report from the Banff National Park Bike Fest

Reported by Cuylar Conly.

Banff National park Bike-Fest is the marquee stage race in western Canada, second only to BC Super-week.  The race covers 296.5 km in five stages throughout Banff National park.  The prestigious race continues to attract the most talented professional and elite cyclists from across Canada.  I have contested this race with several teams and it is my pleasure to participate this year as part of Saskatchewan’s first ever Trade Team.   In its inaugural year Team intended to legitimize its program at the elite National Level.

Team is a grassroots movement designed to harvest the young cycling talent of Saskatchewan and prepare them for extensive National and International competitions. To field an elite team at Banff Bike-fest requires a roster of 5 to 7 men.  Team Boss Barret Kropf drew on local veterans as well as fresh talent to build a 100% Sask-made men’s team.  The new talent includes Alyosha (yosh) Boldt transitioning from triathlon to cycling, and Barret Dunbar who uses his big cross country skiing engine to make quads quake on the local race circuit.  Among the veterans are Brad Kerr ex-PRO turned firefighter, Cuylar Conly and Chris McGarity each with extensive North American race experience now returning to Saskatchewan to complete University Degrees.  Rounding out the six man team is the Saskatchewan-to-Gatineau transplant Nathan Underwood, repatriated for this special occasion.  With a strong but untested team Banff Bike fest would be trial by fire for Team

Stage 1 – 1.5 km individual hill climb

Although labeled a hill climb, the winners will complete the parcours in approximately two and a half minutes.  This is not one for the light-weights and favours great strength paired with un-parralled acceleration.  It should come as no surprise that those who are feared for their sprint where also favoured this day.

With any prologue it is important to give your maximum performance; the small time gaps produced on the first stage could become important in the final shake-down of the race.  One by one the racers sprinted up this hill and no one from would hold anything back.  You can learn a lot about yourself in three minutes.

As I am balanced at the start line I remember to breathe.  Breathe in.  Breathe out, breath in. Breath out. Five, four, three, two breath in, one breathe out, GO!  I’m flying, I love flying.  The intensity of the effort seems to warp space and time as 1.3 km pass in an instant and the final 200 m last for an eternity of blinding gravitational hell.  Gasping for breath I cross the line.  I know I wasn’t the fastest, in-fact I predict that I will finish mid to top third but damn that felt good.  My sensations are the best I have had all year.

Kris Dahl of Team H & R Block won the prologue with a time of 2:31.  Expectedly I finished in 24th 19 seconds in arrears.  Our team’s top finisher was Nathan Underwood in a time of 2:48, good for 22nd.  Curiously it was noted that all of Team finished within a 5 second cluster. This lead Barrett Dunbar to remark, “Gee, do you think we train together too much?”  Nevertheless a team of compatible strength bodes well.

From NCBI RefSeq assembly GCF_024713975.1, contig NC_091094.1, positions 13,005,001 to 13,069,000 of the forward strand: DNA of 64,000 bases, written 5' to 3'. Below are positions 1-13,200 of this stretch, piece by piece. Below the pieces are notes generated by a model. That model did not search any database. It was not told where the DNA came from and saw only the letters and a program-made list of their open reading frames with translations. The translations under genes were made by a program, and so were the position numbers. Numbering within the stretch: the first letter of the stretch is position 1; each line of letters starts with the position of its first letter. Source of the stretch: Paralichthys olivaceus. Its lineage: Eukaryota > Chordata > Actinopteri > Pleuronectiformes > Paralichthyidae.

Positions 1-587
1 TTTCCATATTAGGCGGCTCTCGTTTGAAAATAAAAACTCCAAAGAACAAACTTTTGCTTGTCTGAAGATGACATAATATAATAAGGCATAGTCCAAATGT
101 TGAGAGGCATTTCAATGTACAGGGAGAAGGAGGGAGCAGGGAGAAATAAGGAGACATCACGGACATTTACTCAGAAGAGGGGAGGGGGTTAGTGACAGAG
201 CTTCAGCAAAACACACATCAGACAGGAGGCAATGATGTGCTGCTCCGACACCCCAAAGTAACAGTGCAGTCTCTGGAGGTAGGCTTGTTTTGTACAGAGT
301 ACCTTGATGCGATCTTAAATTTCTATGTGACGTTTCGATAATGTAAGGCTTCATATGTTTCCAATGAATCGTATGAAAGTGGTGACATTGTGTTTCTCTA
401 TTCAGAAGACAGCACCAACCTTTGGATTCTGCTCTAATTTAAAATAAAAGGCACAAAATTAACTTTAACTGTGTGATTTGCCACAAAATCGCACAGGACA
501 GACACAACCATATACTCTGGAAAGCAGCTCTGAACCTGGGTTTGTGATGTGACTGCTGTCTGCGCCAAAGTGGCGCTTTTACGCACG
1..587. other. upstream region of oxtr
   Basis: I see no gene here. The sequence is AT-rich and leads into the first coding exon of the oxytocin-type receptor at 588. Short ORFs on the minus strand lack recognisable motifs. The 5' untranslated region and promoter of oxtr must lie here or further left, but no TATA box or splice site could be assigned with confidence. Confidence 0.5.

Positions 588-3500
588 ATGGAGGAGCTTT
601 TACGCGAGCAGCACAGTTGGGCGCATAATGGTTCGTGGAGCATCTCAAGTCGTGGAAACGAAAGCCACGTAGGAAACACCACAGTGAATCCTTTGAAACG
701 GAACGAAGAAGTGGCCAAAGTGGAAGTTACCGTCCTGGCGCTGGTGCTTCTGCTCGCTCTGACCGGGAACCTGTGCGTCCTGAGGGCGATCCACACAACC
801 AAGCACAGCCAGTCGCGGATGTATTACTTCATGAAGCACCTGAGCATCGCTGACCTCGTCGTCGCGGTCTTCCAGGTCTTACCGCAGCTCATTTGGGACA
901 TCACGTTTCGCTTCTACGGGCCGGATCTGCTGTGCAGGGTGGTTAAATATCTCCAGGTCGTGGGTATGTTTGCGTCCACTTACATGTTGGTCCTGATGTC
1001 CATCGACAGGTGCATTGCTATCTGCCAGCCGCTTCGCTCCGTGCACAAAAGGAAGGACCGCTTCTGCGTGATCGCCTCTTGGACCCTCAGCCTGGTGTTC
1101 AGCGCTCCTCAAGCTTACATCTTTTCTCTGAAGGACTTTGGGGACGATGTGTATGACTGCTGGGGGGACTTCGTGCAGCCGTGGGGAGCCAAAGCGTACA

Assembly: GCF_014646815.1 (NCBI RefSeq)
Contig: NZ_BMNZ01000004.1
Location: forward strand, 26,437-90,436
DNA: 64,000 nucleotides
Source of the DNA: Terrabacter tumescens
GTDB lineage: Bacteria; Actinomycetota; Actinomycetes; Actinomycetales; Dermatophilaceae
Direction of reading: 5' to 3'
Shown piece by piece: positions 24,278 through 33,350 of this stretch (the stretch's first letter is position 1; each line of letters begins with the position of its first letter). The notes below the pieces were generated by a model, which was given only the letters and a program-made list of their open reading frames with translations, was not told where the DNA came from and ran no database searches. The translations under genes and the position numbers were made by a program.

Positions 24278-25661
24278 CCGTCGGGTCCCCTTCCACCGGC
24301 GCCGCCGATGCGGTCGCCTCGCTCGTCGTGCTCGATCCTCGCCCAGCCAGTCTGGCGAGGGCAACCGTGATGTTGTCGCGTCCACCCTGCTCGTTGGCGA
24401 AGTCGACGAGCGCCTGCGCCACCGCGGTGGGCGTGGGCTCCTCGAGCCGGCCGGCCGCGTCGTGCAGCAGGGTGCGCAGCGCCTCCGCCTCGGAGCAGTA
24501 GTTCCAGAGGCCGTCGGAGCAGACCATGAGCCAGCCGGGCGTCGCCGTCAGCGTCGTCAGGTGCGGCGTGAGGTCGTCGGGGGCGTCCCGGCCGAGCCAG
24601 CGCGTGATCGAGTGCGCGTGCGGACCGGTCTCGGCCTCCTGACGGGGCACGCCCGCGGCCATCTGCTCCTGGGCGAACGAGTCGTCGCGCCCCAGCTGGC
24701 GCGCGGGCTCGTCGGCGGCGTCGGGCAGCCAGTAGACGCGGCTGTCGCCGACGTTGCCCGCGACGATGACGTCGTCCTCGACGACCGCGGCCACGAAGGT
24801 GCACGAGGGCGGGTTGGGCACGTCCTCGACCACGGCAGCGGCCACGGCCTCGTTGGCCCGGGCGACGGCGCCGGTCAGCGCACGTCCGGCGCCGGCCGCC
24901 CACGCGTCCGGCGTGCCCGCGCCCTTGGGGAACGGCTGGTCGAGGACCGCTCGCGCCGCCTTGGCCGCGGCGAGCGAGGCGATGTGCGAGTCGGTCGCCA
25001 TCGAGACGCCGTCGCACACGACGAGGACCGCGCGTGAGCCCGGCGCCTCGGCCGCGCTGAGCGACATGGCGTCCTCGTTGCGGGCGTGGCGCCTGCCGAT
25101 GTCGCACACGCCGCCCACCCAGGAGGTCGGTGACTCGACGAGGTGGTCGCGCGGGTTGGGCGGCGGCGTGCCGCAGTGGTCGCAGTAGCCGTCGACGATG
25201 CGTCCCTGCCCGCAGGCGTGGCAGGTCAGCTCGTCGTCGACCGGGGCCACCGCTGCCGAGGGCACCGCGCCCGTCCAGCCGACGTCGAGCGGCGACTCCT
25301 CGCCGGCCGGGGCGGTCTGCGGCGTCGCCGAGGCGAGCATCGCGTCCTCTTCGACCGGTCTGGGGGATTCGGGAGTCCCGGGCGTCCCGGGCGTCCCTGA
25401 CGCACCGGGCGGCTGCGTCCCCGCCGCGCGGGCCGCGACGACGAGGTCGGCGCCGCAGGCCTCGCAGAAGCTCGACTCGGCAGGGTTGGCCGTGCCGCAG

Stage 2 – 81 km 1A Sprint Road Race

They call this race a sprint for a reason.  At only 81 km this is one of the fastest road races you can find.  The current record for the elite men is 1 hour and 31 minutes requiring an average speed of 53 km/hr.  Despite the rolling terrain the speed is just too high for a successful breakaway; ironically it is such attempts to breakaway that maintain the blistering pace.  The result is a fast and aggressive stage on narrow roads which typically ends in a crowded uphill bunch finish.

The strategy was simple myself and Alyosha would look for an early breakaway “just in case…”.  While if you were not for the breakaway you would just sit in, stay safe and conserve.  Chris McGarity has the fastest kick for any of us and in the closing kilometers Barret and I would attempt to position him.  Nathan Underwood was to conserve all energy for the Individual Time trial the next day and Brad Kerr would assist.

After considerable delays due to black bears on the race course. The race began with a neutral procession out of the town of Lake Louise.  After the pace car pulled off the speed tripled now pushing 60 km/hr.  Many racers made attempts to escape the peloton.  After following several doomed breakaways it became apparent that this race would end in bunch sprint and I became content to sit in.  The attacks continued and the pace remained high.  Kris Dahl was in the leader’s jersey and so his H & R Block team set about maintaining momentum the front.  Good, we let them burn.

With 20 km to go there was a changing of the guard at the head of the peloton.  Team Rundel Mountain lined up for a seven man pursuit taking control of the lead-out for the rest of the race.  From this point on Rundel mountain had absolute control and burned out one man at a time all the way to the finish, where Sean Crooks stormed the line before all others.  With a lead-out like that they deserved to win and the only excuse you have is, ‘why didn’t we do that.’

Regrettably did not factor into the finale.  We all finished safely within the peloton.  Our greatest success was that those targeting tomorrows Time Trial felt as if they had hardly broke a sweat.  Once again I was very pleased with my sensations, even chasing back on from a flat tire had felt trivial.  Unfortunately that was the last time I would feel good all week.  While the others took R & R by the pool or played a light hearted game of soccer I experienced an exponential increase of some rather nasty symptoms.

At about 6 o’clock that evening I had a full on upper airway infection.  I went straight to the store for the appropriate care package including ginger tea, cough syrup, throat lozenges, and salt water.  Despite my best efforts to minimize the symptoms I knew that tomorrow my race was about to get very, very hard.